Media - 1985.66.410 - SAAM-1985.66.410_1 - 81524
Buffalo Chase with Bows and Lances
oil on canvas
Not on view
Media - 1979.144.63 - SAAM-1979.144.63_2 - 117397
Buffalo Dance-Six Dancers, Two Drummers
Dateca. 1920-1950
gouache and pencil on paper
Not on view
Media - 1979.144.34 - SAAM-1979.144.34_1 - 118116
January 23rd, Buffalo Deer Dance
Dateca. 1918
watercolor and pencil on paper
Not on view
Media - 1985.66.405 - SAAM-1985.66.405_1 - 81521
Buffalo Cow, Grazing on the Prairie
oil on canvas
Not on view
Media - 1966.36.205 - SAAM-1966.36.205_1 - 118767
Bison at Bay
Not on view
Media - 1985.66.491 - SAAM-1985.66.491_1 - 53547
Crow Lodge of Twenty-five Buffalo Skins
oil on canvas
Not on view
Media - 1979.144.84 - SAAM-1979.144.84_2-000001 - 117228
Buffalo Hunter
Dateca. 1920-1925
watercolor, ink, and pencil on paperboard
Not on view
Media - 1966.36.90 - SAAM-1966.36.90_1 - 118720
Buffalo Dance, Oklahoma
Not on view
Media - 1985.66.485 - SAAM-1985.66.485_1 - 81567
Medicine Buffalo of the Sioux
oil on canvas
Not on view
Media - 1985.66.408 - SAAM-1985.66.408_1 - 9046
Buffalo Chase, a Single Death
oil on canvas
Not on view
Media - 1984.78.3 - SAAM-1984.78.3_1 - 75181
Untitled, from the portfolio Indian Self-Rule
color lithograph on paper
Not on view
Media - 1977.96 - SAAM-1977.96_1 - 125988
Artist at Forty as a Buffalo
color lithograph on paper
Not on view
Media - 1995.11 - SAAM-1995.11_1 - 12526
Buffalo Dance
Indiana limestone
Not on view


Beatien Yazz
born Wide Ruins, AZ 1928
Media - portrait_image_113604.jpg - 90326
George Catlin
born Wilkes-Barre, PA 1796-died Jersey City, NJ 1872

"If my life be spared, nothing shall stop me from visiting every nation of Indians on the Continent of North America." With these words George Catlin staked his artistic claim.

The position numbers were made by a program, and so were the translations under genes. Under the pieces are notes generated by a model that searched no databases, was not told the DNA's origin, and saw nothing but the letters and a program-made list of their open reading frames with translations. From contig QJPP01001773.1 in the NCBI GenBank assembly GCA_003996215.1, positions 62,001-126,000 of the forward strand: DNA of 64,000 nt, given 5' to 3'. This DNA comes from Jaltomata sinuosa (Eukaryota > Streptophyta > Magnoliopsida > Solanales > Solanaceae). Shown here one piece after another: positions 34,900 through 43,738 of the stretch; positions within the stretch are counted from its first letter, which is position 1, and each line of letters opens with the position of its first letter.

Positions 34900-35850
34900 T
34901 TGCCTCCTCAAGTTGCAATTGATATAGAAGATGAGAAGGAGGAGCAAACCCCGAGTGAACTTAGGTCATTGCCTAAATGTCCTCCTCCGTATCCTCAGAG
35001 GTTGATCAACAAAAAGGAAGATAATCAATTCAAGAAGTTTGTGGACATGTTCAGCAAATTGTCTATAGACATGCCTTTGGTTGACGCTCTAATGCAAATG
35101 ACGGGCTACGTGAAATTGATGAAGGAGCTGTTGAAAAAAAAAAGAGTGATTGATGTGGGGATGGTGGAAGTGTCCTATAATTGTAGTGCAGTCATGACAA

Woodrow Crumbo
born Lexington, OK 1912-died Cimarron, NM 1989

Crumbo was born in Lexington, Oklahoma, the son of an Indian mother and a French father.

Paul Flying Eagle Goodbear
born Cheyenne Reservation, Fay, OK 1913-died Chicago, IL 1954
Allan Houser
born Apache, OK 1914-died Santa Fe, NM 1994

Of Chiracahua Apache and English descent, Allan Houser (originally Hauzous) grew up in a world of farming and ranching, rich with the Apache heritage of his people as taught through the songs and stories of his father.

Julian Martinez
born San Ildefonso Pueblo, NM 1879-died San Ildefonso Pueblo, NM 1943

Although Julian Martinez (San Ildefonso Pueblo) created many paintings on paper, he is best known for his collaborations with his wife, the potter Maria Martinez (San Ildefonso Pueblo).

Fritz Scholder
born Breckenridge, MN 1937-died Phoenix, AZ 2005
Media - portrait_image_114971.jpg - 135980
Jaune Quick-To-See Smith
born St. Ignatius, Flathead Reservation, MT 1940

A Native American of French-Cree, Shoshone, and Salish blood, New Mexican artist Jaune Quick-to-See Smith creates paintings and drawings that reflect her upbringing in a household where art and horses were equally important.

Awa Tsireh
born San Ildefonso Pueblo, NM1898-died San Ildefonso Pueblo, NM ca. 1955

Awa Tsireh, also known as Alfonso Roybal, was one of the first Pueblo painters to receive recognition by the Santa Fe art community.

Thomas Vigil
born Tesuque Pueblo ca. 1889-died 1960

Although the pueblo of Tesuque is located only a few miles from the pueblo of San Ildefonso, Tesuque experienced little of the artistic renaissance of San Ildefonso.